Congressman to Obama on UN Israel action: 'Read this letter very carefully'

At least two resolutions are currently under the pen related to the decades-old conflict: One being spearheaded by the Palestinian Authority, another by the French government.

April 16, 2016 19:04
3 minute read.
US President Barack Obama (R) and Defense Secretary Ash Carter meet at the Pentagon

US President Barack Obama (R) and Defense Secretary Ash Carter meet at the Pentagon. (photo credit: OFFICIAL WHITE HOUSE PHOTO / PETE SOUZA)


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WASHINGTON -- At least 90 percent of the House of Representatives opposes "one-sided" action at the UN Security Council on the Israeli-Palestinian conflict, according to a letter endorsed by 394 members this week– a clear message to the Obama administration, according to one of its authors, Rep. Nita Lowey of New York.

Several congressmen worked on the letter, sent to the White House amid fresh Palestinian and European efforts to affect the conflict through international bodies.

Lowey, a Democrat and ranking member on the House Appropriations Subcommittee, told The Jerusalem Post on Friday that the administration had vetoed similar resolutions in the past– and that its reasoning for such vetoes "still applies today."

"I feel very confident– when just under 400 members of Congress, Democrats and Republicans, express their position with great clarity– that the administration will read the letter," Lowey said. "Maybe they'll read this letter very carefully."

The letter calls on the administration to refuse support for "counterproductive efforts aimed at imposing a solution on the parties" and to oppose "and, if need be, veto one-sided United Nations Security Council resolutions." It also expresses frustration over the "lack of significant progress toward a lasting peace" between the two sides.

"It just can't be done from the outside looking in," Lowey stated, noting that the letter reflects on longstanding US policy. "We wanted to make this bipartisan."

At least two resolutions are currently under the pen related to the decades-old conflict: One being spearheaded by the Palestinian Authority, another by the French government.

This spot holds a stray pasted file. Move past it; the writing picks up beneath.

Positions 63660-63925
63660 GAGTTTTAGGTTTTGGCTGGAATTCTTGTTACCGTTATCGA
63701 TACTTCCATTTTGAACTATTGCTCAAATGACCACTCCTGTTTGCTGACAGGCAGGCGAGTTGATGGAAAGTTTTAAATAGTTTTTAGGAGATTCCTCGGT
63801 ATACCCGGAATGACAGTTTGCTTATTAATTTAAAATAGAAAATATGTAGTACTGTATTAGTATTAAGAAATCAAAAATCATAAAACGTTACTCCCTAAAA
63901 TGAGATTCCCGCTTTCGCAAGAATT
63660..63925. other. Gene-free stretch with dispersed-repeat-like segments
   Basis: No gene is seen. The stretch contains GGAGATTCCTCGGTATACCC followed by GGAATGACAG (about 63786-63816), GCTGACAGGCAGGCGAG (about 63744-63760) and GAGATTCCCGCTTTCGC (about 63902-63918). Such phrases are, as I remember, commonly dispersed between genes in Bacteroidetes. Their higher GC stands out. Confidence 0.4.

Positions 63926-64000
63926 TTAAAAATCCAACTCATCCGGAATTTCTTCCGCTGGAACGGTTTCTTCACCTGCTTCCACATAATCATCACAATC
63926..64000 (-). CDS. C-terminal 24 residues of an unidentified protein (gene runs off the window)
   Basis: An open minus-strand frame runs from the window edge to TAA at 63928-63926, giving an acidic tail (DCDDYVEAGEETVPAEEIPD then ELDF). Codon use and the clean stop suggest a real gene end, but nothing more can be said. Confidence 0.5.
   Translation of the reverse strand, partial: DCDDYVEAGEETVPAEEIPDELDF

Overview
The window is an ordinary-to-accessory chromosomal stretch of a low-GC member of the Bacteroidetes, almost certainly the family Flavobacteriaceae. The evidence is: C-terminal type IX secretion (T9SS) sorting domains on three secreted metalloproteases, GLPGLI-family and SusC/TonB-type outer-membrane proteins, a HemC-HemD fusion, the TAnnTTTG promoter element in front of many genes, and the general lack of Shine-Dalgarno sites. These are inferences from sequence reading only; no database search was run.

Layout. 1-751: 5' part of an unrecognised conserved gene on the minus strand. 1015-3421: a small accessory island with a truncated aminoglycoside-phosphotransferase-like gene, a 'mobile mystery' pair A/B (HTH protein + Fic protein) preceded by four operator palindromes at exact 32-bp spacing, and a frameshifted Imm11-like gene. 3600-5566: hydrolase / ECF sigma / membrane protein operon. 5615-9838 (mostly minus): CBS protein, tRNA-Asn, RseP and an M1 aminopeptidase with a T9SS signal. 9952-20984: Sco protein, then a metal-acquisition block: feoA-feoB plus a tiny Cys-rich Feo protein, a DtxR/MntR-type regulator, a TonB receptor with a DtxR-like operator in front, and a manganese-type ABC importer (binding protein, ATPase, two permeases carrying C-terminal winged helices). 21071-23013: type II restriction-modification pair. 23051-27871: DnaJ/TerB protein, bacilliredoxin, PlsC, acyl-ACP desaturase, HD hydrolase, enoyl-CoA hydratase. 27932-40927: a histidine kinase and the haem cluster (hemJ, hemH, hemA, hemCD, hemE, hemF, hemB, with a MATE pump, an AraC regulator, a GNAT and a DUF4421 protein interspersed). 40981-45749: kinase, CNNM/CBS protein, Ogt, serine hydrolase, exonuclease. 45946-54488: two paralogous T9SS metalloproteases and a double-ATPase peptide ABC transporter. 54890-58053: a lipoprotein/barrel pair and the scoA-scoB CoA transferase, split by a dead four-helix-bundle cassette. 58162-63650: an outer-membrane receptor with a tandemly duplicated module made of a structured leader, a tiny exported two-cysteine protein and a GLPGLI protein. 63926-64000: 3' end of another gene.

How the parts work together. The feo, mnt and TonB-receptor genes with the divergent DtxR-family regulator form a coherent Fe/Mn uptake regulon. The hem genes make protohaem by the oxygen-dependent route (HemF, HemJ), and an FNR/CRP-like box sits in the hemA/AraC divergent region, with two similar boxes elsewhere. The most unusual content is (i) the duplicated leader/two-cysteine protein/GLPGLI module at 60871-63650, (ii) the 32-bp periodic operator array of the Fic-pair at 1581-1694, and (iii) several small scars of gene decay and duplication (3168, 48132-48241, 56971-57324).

The Palestinian draft would have the Security Council state it's opposition to Israel's settlement activity in the West Bank— a position held by each individual permanent members of the Council.

The Paris-led initiative would have the Security Council outline parameters of a two-state solution. Democrats and Republicans alike, including Democratic presidential frontrunner Hillary Clinton, oppose this approach and warn that imposing solutions would prove counterproductive.

But the White House said last year it was willing to review its policy toward the conflict in the United Nations, and it has yet to explicitly rule out such an approach. Israeli government leadership has not received assurances that the Obama administration would oppose either or both resolutions, the Post learned last month.

"We understand that there is an early draft that the Palestinians have shared informally in New York," State Department spokesperson John Kirby said on Thursday, asked by the Post to clarify whether the US would consider voting for or declining to veto a resolution addressing Israel's settlement activity in the West Bank.

"We are very concerned about trends on the ground and we do have a sense of urgency about the two-state solution. We will consider all of our options for advancing our shared objective of lasting peace between Israelis and Palestinians, but I’m not going to comment on a draft Security Council resolution."

Trepidation over the issue has apparently affected negotiations over a new decade-long US defense package to Israel.

Over breakfast with foreign policy reporters on Thursday morning, Speaker of the House Paul Ryan warned against any "funny" moves at the UN, arguing that such actions would run counter to peace. The US has long supported direct negotiations between the parties.

In 2011, Susan Rice, who then served as US ambassador to the UN, said a Security Council condemnation of Israel's settlements would not practically move the political process forward. "Will it move the parties closer to negotiations and an agreement?" Rice questioned. "Unfortunately, this draft resolution risks hardening the position of both sides."

Rice, who now serves as Obama's national security advisor, said the president's decision to veto that resolution should not be misconstrued as support for "the folly and illegitimacy of continued Israeli settlement activity."

She also noted that the US had issued a proposal that would have "offered a constructive alternative course that we believe would have allowed the council to act unanimously to support the pursuit of peace." That proposal was rejected by other members.

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